Young Artists

A few months ago I had the great good fortune to be asked at the last minute to run a short afterschool art program open to kindergartners, first- and second-graders at one of our local elementary schools.  The savvy mom* who did the asking knew, or at least hoped, that I couldn’t say “no” once I learned that there would be no afterschool art offering for these young artists if I didn’t  say “yes.”  And so, for 4 weeks I was able to find a couple of hours on Tuesday afternoons to guide a group of enthusiastic young artists through a series of projects that (I hope) broadened their artistic horizons, nurtured their imaginations, and encouraged their artistic curiosity.

And the kids were awesome!  We painted watercolor monsters inspired by children’s picture books like Maurice Sendak’s Where the Wild Things Are, we made leaf prints by painting the undersides of fresh autumn leaves and pressing them to paper, we learned a little bit about the artist Joan Miró and created our own Miró-inspired marker drawings, and we formed our own heart-shaped animals inspired by Michael Hall’s My Heart is Like a Zoo.  I adapted most of these projects from ideas found on the wonderful website, Deep Space Sparkle, a terrific resource for art teachers and classroom teachers, and parents and homeschoolers, too.  I would spend about 10 minutes introducing the project, then the kids would dive in, drawing, painting, stamping, cutting, and composing for the next 30 minutes, then we would share our work and clean up.  It was sometimes loud, most often quiet and focused, and always messy – but I got to see the most creative, intense, and joyful expressions of art and imagination from these young artists.  Like I said, my great good fortune.

I’ve yet to meet a child who doesn’t have strong feelings about monsters!  This was a great opening project, emphasizing the marvelous variety that can result from a single question posed, in this case, “What does a monster look like?”                                                                                     click here to view a pdf of this project

The Leafprint project sparked the children’s curiosity about both art and science, as we used leaves from several different kinds of trees.  We talked about the seasons of the year, tree types and leaf structures as we composed our leaf prints, adding sponged-on fall colors among our stamped leaves.                              click here to view a pdf of this project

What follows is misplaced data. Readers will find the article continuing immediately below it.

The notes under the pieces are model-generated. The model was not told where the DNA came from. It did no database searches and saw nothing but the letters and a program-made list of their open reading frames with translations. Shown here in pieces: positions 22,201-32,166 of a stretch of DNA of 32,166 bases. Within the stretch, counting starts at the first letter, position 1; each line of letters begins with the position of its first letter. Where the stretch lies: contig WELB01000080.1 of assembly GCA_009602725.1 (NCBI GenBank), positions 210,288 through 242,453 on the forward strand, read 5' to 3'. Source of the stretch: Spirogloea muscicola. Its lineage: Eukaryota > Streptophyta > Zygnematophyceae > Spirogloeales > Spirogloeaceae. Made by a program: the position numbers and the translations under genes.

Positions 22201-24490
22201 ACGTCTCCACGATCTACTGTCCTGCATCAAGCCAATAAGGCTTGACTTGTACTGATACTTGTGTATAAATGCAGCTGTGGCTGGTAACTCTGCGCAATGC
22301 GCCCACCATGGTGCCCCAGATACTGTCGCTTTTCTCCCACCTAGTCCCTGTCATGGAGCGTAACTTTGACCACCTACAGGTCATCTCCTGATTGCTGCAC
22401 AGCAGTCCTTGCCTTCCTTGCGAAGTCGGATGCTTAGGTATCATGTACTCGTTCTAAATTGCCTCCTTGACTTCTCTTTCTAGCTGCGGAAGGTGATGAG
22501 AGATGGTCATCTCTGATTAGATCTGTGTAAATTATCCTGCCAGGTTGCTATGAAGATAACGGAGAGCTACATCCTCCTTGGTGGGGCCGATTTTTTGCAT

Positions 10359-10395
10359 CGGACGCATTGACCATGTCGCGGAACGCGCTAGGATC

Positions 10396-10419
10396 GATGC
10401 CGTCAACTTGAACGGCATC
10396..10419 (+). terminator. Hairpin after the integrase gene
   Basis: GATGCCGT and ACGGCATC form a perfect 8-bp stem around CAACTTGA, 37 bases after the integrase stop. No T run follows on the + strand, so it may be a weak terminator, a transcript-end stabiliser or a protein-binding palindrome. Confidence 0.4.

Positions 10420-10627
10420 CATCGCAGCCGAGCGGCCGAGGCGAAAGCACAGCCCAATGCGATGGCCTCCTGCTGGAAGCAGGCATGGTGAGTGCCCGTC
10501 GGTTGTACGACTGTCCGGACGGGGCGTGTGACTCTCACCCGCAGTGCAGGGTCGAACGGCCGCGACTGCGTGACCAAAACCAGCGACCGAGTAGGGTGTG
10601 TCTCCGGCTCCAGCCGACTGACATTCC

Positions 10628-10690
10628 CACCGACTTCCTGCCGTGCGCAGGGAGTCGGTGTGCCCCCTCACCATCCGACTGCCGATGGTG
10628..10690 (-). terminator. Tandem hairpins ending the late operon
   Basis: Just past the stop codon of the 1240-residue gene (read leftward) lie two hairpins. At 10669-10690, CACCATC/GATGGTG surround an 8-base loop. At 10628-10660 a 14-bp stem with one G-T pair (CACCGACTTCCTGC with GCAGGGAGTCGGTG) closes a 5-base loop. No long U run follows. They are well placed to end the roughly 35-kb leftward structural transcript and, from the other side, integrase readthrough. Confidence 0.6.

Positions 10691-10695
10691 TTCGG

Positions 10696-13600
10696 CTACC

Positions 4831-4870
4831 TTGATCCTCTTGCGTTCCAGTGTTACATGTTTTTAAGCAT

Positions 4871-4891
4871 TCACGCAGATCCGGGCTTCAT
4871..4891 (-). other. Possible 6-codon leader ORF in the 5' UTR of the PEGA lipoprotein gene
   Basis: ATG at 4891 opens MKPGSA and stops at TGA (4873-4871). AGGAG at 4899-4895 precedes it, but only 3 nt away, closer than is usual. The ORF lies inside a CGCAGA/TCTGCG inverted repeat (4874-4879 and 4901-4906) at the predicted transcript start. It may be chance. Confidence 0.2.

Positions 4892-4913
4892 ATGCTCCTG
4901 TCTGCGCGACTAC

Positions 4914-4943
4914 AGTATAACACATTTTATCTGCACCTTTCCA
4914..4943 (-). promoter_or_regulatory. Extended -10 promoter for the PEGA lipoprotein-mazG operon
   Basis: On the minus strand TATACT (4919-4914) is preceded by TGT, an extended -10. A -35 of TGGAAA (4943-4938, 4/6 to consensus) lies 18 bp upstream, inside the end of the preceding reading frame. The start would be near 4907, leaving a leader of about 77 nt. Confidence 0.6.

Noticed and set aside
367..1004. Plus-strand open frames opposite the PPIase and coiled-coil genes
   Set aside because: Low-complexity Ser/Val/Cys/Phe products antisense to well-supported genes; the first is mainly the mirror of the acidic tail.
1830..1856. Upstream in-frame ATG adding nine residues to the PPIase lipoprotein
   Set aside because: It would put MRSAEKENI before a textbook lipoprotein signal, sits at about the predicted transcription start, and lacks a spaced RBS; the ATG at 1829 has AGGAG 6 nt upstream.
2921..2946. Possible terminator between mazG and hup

The most fascinating project, for me, was the Miró-inspired marker drawing.  Some of the older 2nd-graders were tentative and had a difficult time restricting their drawings to shapes and color.  Instead, their drawings kept leaning toward representational compositions, filled with hearts and ladybugs and the like.  Conversely, the younger kindergartners showed no such hang-ups and dove into this project with great enthusiasm and focus.  I wondered if I was witnessing an effect of the creativity crisis I’ve been reading about, an indication that a few years spent in a typical school environment is enough to begin to limit the creative thinking of children?                         click here to view a pdf of this project

-click on a photo above to access the slideshow-

Note: I forgot my camera on the last day of the afterschool program, so I have no pictures of the young artists working on their Michael Hall inspired heart-shaped animals.  If you’d like to see a similar project (with photos), you can read a previous post, “rainy day project: My Heart is Like a Zoo”.

*This afterschool art program wouldn’t have been offered if that dedicated, savvy mom hadn’t asked me, or if I’d said “no”.  Did you know that in our elementary schools, children only experience and explore art for 40 minutes, once a week?  Imagine if math instruction was offered for only 40 minutes, once a week!  Yet creativity and its related problem-solving skills are increasingly important to success and fulfillment in our 21st century world.  The Arts Room wishes to thank all the adults who work hard to make these afterschool art programs possible – the parents, teachers, administrators, and professional artists – and we encourage more parents and artists to offer their talents to our local schools!

3 thoughts on “Young Artists”

  1. You do know that this is going to directly result in your getting more requests to come to other schools….right??? Like Guiteras. Say this semester.
    The pictures of everything you did with them are amazing and I have been thinking I need to channel my son’s energies in this direction. Some of what he brings home from art class is amazing! I’d love your suggestions for anywhere in the area for lessons or summer programs too!

    1. Ha! Thanks, Shael. Actually, the second session of afterschool programs at Colt Andrews is starting today, and Young Artists is being offered once again, this time by another person 🙂 So, yay! More people stepping up! Does Guiteras run any afterschool programs? Try to find some Guiteras moms (and dads, and grands) who have an interest/talent in art, and ask them if they’d like to share their experience! We can talk more about it if you like. As far as art classes in the area, take a look at Warren Art Spot and Mudstone Studios (both links available from our Visual Arts page) – I’ve experienced both, and they’re fantastic!

  2. Thanks for including the photos~I am inspired! Keep up the great work: every class, every painting has an impact on these children.

Leave a Reply

Fill in your details below or click an icon to log in: Logo

You are commenting using your account. Log Out /  Change )

Google+ photo

You are commenting using your Google+ account. Log Out /  Change )

Twitter picture

You are commenting using your Twitter account. Log Out /  Change )

Facebook photo

You are commenting using your Facebook account. Log Out /  Change )


Connecting to %s